The Role of Digital Technologies in the Future of Agriculture
Global agtech adoption can meet rising food demands by optimizing food production and meeting sustainability goals and capital.
FREMONT, CA: In 2050, the UN predicts the world's population will reach 9.8 billion and 11.2 billion by 2100. These circumstances make it imperative to figure out how to meet demands sustainably. Currently, crop calories produced in 2010 do not match those needed by 2050 by more than 50 percent. All stakeholders must work together to reduce this food gap and develop emerging technologies that won't damage soil, water, or biodiversity.
Modern farming and agricultural operations have drastically changed due to recent technological advancements. These sophisticated technologies can increase agriculture's productivity, profitability, safety, and compliance with environmental regulations, from robots, temperature sensors, GPS, and drones to genetic engineering. Technology allows monitoring throughout the farming process, minimizing waste and reducing physical labor.
Listed below are a few key high-impact technological innovations that can help farmers:
Biotechnology: Farmers can use biotechnology to make more cost-effective and better-quality products by manipulating certain crop and livestock production aspects. Using genetic modification safely and ethically can reduce disease and infection risks and create ideal characteristics for plants and animals that can withstand severe weather conditions.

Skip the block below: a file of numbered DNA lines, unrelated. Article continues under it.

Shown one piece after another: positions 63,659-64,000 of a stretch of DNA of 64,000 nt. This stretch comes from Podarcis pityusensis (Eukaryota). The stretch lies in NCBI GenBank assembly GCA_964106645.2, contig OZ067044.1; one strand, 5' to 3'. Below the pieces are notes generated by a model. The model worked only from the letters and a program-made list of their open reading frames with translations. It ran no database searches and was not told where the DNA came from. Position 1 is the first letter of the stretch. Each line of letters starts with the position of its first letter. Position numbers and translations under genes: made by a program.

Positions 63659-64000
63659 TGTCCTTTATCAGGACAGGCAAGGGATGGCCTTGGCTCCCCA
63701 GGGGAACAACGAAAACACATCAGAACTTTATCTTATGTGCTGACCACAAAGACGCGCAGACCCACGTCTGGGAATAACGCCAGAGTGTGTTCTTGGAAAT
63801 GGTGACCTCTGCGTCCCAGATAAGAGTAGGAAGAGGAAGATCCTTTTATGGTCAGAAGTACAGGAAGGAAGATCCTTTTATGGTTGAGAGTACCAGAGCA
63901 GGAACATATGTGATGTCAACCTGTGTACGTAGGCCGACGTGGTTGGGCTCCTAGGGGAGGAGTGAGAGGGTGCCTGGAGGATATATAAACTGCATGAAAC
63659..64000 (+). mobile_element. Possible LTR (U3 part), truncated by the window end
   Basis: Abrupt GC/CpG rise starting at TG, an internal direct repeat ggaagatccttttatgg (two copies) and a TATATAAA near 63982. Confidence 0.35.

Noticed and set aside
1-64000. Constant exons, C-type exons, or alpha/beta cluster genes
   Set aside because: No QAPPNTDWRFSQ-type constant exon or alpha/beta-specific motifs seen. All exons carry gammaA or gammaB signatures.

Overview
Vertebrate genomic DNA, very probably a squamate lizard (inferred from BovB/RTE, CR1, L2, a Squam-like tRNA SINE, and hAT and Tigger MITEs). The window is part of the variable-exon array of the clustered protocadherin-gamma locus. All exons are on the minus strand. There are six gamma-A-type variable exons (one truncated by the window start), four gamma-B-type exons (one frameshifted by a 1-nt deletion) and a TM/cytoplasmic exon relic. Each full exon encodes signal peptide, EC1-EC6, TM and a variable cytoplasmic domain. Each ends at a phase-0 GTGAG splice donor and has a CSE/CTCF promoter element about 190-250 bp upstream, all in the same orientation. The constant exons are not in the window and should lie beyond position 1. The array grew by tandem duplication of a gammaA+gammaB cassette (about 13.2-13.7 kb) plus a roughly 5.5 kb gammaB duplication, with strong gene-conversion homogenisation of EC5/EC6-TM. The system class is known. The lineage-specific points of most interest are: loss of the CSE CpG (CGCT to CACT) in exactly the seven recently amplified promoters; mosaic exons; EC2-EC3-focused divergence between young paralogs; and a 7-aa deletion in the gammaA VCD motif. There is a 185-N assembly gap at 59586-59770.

Internet of Things (IoT): Using the IoT, smart farming establishes a connection between all farm devices, sensors, and systems via the internet. Data-driven farming processes allow farmers to react in real time to alerts and changing conditions because they are data-driven and data-enabled.
Drones: Unmanned aerial vehicles (UAV) can evaluate crops, spray, plant, monitor, spray, and analyze soil. Farmers use drones to simplify their operations. By spraying fertilizers with drones, farmers can do more than 40 times faster than they can manually, with no soil compacting as heavy tractors do.
Artificial intelligence (AI): From sowing seeds to managing pests and irrigation, AI and machine learning technologies are increasingly prevalent in modern farming. Farmers can use AI to monitor livestock health, predict crop yields, and map yields.
Crop sensors: Almost all the technology mentioned above relies on crop sensors. In making adjustments, crop sensors collect large amounts of data. Field sensors provide farmers with information about the harvest and land topography and data on soil acidity and temperature.
A combination of artificial intelligence and various technologies in agriculture is likely to decrease the food gap between today's crop calories and those produced in 2050. In crop planning, monitoring, and protection, data-driven decisions can improve yields and reduce losses. In contrast, robotized machinery can reduce labor requirements and allow people to engage in more value-added activities.